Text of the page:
Perceived Environments Impact on Exercise Using Virtual Reality

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Andrew Miller
Michael Bacigalupo
Abbey Hammann
Matthew Horsley
Kendall Lyman
Robbie Lynch
Maya Pentecost
Aaron Shepherd
Alaina Tarr
Susan Kotowski

Abstract

By Andrew Miller, Health Sciences; Michael Bacigalupo, Health Sciences; Abbey Hammann, Health Sciences; Matthew Horsley, University of Cincinnati; Kendall Lyman, University of Cincinnati; Robbie Lynch, University of Cincinnati; Maya Pentecost, University of Cincinnati; Aaron Shepherd, University of Cincinnati; Alaina Tarr, University of Cincinnati


Advisor: Susan Kotowski


Abstract: The usage of virtual reality (VR) in exercise has been known to have an overall positive impact. Virtual reality can improve an individual's endurance, performance, and motivation in addition to decreasing RPE (rating of perceived exertion). This study investigated the effects of perceived environment on exercise performance using VR. The exercise movement utilized in these trials was bicep curls. The subject pool was a sample of convenience with an average age of 20.5 years in males (n=4) and 22 years in females (n=6). Males had a standard curling weight of 15 lbs. and females of 10 lbs. Subjects completed trials with both their non-dominant and dominant arms in each environment. The environments included a baseline (no VR), serene scenes from National Geographic Lions documentary, and stressful or intense scenes from the movie Captain America: Civil War. Recorded variables included heart rate, RPE, time, number of repetitions, and motivation level. In addition to quantitative data, qualitative data was also collected. A significant difference (p < 0.05) was found when comparing the baseline versus action scene and the action versus relaxing scene. Likewise, motivation was significantly higher during the action spouts when comparing baseline or relaxing scenes. Overall, action scenes resulted in a significant increase in the repetitions completed in both the dominant and non-dominant arms, while the relaxing scenes did not necessarily cause a significant difference. Use of VR may be dependent on the specific scenes involved and further research should be completed to test this hypothesis.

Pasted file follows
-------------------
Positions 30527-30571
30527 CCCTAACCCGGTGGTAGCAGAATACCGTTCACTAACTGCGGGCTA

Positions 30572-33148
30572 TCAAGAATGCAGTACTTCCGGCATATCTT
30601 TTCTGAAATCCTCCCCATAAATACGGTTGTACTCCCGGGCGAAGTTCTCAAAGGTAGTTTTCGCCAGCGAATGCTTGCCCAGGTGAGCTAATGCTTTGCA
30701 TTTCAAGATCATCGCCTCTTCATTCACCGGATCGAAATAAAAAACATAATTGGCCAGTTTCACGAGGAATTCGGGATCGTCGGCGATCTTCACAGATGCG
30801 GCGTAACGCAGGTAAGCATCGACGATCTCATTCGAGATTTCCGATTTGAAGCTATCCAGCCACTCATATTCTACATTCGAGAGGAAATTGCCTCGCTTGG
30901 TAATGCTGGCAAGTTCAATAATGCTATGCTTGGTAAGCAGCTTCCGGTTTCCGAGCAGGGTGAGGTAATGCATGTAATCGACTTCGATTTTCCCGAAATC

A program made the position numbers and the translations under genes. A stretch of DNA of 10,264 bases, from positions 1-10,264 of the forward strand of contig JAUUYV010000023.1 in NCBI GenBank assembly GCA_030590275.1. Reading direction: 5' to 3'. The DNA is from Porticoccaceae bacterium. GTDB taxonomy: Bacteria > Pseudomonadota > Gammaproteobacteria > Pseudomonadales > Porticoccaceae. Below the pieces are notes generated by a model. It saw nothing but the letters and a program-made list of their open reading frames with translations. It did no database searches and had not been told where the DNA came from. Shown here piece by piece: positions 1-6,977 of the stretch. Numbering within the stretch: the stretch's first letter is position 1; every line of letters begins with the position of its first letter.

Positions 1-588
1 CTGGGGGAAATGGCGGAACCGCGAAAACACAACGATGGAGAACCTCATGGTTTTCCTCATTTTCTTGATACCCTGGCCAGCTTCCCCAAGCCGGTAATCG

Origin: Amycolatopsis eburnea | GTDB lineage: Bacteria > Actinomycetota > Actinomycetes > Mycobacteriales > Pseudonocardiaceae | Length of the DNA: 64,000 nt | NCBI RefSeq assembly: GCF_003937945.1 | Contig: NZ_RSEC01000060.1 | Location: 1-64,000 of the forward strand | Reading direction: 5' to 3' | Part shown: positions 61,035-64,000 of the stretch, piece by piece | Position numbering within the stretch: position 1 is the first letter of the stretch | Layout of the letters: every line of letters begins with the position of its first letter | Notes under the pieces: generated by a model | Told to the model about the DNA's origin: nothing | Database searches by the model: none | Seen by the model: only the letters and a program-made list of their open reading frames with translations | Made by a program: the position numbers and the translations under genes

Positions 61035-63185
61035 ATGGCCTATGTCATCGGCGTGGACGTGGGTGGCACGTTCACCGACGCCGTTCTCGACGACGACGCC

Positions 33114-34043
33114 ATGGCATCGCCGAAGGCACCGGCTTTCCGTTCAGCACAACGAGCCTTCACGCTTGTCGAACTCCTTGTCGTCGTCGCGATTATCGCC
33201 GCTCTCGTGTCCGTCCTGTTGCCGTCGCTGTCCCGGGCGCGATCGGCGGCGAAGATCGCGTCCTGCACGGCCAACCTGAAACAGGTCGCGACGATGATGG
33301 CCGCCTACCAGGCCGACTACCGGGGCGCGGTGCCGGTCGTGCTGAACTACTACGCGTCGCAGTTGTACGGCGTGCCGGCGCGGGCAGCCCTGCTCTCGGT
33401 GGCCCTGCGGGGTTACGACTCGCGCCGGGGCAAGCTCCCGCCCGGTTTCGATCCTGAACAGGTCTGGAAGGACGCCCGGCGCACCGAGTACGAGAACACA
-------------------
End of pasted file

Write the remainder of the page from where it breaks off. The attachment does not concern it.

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Classic Poster (9:45-11:45 AM)